A new molecule capable of emancipating patients suffering from myelodysplastic syndromes and beta-thalassemia from the constant need for blood transfusions.
The new molecule against anemia.
Luspatercept has been shown to reduce the number of transfusions required for patients with myelodysplastic syndromes and beta-thalassemia with a significant impact on the clinical course and quality of life.
The emerging therapeutic revolution coincides with luspatercept, produced by Celgene now part of Bristol Myers Squibb, and already approved by the European Medicines Agency (EMA) in Europe based on two studies published in the New England Journal of Medicine. The drug, available quickly, has been shown to reduce the number of transfusions required, with a significant impact on the clinical course and quality of life.
Also because severe anemia, often present both in myelodysplastic syndromes and in beta-thalassemia, forces patients on the one hand to frequent sessions in hospital due to the need for red blood cells, and on the other to take daily iron chelation therapy to avoid that excess iron can damage organs such as the heart, liver and pancreas.
Myelodysplastic syndromes and beta-thalassemia
To better understand the effects of luspatercept it is necessary to first explain what is meant by myelodysplastic syndromes and beta-thalassemia. The myelodysplastic syndromes are a heterogeneous group of blood cancers, in which the bone marrow cells fail to become fully functional and healthy cells but they stop at an immature stage.
They are defined as clonal diseases because their development is due to a single cell that, escaping the control mechanisms, multiplies, giving rise to cells altered in shape and function. Symptoms and course vary significantly depending on the type of affected blood cells.
In severe cases, these syndromes can develop into acute myeloid leukemia. What is certain is that their lowest common denominator is to cause bone marrow failure in affected patients, which in turn prevents the cells in the bone from reaching full maturation. Myelodysplastic syndromes mostly affect elderly people, with an average age of 74. It is estimated that 4-5 people are affected per 100,000 inhabitants.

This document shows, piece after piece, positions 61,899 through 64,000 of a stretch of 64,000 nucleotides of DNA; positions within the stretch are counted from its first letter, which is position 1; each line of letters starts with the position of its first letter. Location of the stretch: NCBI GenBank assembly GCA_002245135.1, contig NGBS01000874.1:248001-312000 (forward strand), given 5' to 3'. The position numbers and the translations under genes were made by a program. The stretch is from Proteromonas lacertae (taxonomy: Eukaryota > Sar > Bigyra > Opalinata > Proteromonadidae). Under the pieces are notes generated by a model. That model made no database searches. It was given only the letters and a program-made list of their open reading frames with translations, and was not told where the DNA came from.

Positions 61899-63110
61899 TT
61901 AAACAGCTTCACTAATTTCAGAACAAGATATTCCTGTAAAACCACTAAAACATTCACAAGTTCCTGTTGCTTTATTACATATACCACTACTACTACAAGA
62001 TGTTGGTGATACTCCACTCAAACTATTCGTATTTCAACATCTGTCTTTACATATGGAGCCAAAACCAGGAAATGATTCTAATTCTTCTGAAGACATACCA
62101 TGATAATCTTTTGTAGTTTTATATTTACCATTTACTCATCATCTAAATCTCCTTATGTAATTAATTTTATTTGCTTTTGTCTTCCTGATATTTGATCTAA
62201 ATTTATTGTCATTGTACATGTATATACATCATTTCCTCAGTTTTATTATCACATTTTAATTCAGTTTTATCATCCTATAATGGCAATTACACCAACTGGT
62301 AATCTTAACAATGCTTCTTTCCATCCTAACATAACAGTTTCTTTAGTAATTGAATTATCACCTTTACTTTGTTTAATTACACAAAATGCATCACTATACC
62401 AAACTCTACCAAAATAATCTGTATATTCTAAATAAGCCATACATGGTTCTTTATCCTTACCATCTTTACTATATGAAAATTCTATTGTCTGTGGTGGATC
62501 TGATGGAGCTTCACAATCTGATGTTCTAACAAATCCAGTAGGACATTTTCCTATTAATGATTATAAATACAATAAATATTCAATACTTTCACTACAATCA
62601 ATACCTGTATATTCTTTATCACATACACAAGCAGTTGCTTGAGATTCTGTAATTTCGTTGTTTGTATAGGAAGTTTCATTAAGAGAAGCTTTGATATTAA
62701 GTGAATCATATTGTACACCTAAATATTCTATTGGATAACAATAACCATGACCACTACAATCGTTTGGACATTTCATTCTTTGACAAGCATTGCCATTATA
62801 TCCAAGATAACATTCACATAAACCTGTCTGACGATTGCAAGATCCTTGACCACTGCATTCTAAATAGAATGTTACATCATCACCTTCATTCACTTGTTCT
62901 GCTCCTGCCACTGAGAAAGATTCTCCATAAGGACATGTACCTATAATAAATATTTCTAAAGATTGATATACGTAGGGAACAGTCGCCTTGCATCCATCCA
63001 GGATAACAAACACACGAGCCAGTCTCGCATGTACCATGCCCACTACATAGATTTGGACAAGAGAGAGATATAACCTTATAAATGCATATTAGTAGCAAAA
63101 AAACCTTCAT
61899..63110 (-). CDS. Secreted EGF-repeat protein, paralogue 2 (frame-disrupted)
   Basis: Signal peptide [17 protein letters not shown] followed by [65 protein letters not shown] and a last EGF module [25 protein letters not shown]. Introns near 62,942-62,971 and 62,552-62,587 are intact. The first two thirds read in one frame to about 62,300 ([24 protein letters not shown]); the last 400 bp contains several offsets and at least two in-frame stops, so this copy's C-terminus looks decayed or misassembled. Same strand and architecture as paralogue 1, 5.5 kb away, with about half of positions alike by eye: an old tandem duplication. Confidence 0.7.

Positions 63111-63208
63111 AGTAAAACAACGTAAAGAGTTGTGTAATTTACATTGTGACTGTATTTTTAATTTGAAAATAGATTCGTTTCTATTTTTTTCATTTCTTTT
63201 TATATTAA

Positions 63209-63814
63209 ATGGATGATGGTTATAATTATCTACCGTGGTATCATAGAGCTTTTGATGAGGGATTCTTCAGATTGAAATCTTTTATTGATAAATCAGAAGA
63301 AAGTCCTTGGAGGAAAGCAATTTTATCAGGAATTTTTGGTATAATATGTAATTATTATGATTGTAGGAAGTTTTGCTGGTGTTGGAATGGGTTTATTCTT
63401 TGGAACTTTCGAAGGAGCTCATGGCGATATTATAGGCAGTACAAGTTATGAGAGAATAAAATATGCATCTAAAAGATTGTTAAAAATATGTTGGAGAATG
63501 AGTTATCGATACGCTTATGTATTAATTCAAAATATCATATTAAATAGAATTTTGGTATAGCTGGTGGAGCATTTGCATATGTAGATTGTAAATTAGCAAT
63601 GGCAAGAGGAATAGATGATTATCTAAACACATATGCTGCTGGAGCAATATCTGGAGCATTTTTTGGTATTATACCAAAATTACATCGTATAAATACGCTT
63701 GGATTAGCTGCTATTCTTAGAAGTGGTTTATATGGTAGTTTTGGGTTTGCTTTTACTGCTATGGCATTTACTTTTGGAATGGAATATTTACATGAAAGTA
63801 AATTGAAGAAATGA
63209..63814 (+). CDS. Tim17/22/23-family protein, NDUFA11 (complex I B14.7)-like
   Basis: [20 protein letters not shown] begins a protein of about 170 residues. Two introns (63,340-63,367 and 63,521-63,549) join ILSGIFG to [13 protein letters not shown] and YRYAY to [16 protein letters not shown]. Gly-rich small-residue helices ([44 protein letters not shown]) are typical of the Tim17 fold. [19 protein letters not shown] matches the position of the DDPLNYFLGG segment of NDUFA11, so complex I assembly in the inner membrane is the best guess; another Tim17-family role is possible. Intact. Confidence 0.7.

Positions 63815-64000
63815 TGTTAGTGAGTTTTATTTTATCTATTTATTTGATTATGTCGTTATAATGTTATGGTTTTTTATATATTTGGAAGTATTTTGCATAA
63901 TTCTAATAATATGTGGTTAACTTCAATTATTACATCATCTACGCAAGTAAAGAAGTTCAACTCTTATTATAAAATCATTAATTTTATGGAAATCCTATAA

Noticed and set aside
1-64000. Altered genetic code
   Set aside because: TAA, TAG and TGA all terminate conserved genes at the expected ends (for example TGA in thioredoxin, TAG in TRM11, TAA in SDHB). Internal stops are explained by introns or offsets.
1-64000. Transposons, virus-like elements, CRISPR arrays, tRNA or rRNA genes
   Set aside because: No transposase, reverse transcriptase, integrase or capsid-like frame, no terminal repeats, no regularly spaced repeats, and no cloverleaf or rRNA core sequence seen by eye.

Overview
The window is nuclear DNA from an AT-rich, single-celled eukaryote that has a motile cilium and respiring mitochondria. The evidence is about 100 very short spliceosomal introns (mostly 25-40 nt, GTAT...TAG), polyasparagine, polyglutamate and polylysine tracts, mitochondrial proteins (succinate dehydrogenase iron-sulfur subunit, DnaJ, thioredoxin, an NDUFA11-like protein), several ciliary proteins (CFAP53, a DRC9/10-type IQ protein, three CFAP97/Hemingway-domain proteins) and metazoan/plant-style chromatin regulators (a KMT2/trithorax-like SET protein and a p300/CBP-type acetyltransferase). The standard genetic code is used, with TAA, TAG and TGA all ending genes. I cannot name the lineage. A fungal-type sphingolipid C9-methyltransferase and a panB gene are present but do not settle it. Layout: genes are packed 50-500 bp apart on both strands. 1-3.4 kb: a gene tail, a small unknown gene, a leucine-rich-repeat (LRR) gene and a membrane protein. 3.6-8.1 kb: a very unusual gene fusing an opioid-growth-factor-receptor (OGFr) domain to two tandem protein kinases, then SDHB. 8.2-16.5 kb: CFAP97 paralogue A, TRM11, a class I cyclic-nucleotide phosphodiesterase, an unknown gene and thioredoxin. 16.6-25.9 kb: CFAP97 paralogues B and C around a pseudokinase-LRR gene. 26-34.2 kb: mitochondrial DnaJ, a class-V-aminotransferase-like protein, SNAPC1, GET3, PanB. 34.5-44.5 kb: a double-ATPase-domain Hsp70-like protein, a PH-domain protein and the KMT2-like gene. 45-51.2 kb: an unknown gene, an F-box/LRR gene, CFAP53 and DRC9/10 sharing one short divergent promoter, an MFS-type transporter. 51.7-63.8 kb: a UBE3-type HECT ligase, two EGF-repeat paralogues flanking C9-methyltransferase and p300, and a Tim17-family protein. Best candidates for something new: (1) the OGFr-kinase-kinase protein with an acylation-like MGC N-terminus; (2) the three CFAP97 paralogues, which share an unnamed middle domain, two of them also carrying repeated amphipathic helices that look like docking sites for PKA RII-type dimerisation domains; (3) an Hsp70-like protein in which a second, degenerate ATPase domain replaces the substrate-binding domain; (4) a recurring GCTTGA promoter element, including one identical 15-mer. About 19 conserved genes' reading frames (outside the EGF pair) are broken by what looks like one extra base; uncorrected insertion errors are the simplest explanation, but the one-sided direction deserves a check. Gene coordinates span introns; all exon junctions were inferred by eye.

Even the beta-thalassemia forces patients to undergo blood transfusions every 2-3 weeks for a lifetime and take a daily iron chelation therapy to prevent the damage caused by the accumulation of iron in vital organs.
The role of the luspatercept molecule
This is where the role of luspatercept comes into play, a molecule that has the potential to change the history of the two aforementioned diseases, reducing the need for continuous transfusions. It consists of a subcutaneous injectable drug every 21 days, which the patient will be able to perform at home in the future.
Luspatercept reduces ineffective erythropoiesis – the main cause of the clinical manifestations of thalassemia – and enables the production of mature red blood cells. It can also be potentially administered to all patients affected by beta-thalassemia, unlike other options available such as bone marrow transplant, the only therapy that can lead to recovery but with the limit of availability of a compatible donor, or gene therapy. still to be consolidated.
Even in myelodysplastic syndromes, the only definitive therapy is stem cell transplantation, which can only be practiced in a limited number of cases and in younger patients, under 70 years old. In the lower-risk forms, the cell line most affected is red blood cells, with severe anemia causing debilitating symptoms.
Therapy in these cases consists of red blood cell growth factors such as erythropoietin, blood transfusions and iron chelation therapy. Immunosuppressive therapy is indicated to lower the immune response only in some young patients with particular characteristics of the disease and in good general conditions. Luspatercept instead promises to open new perspectives, with the intention of improving the quality of life of patients.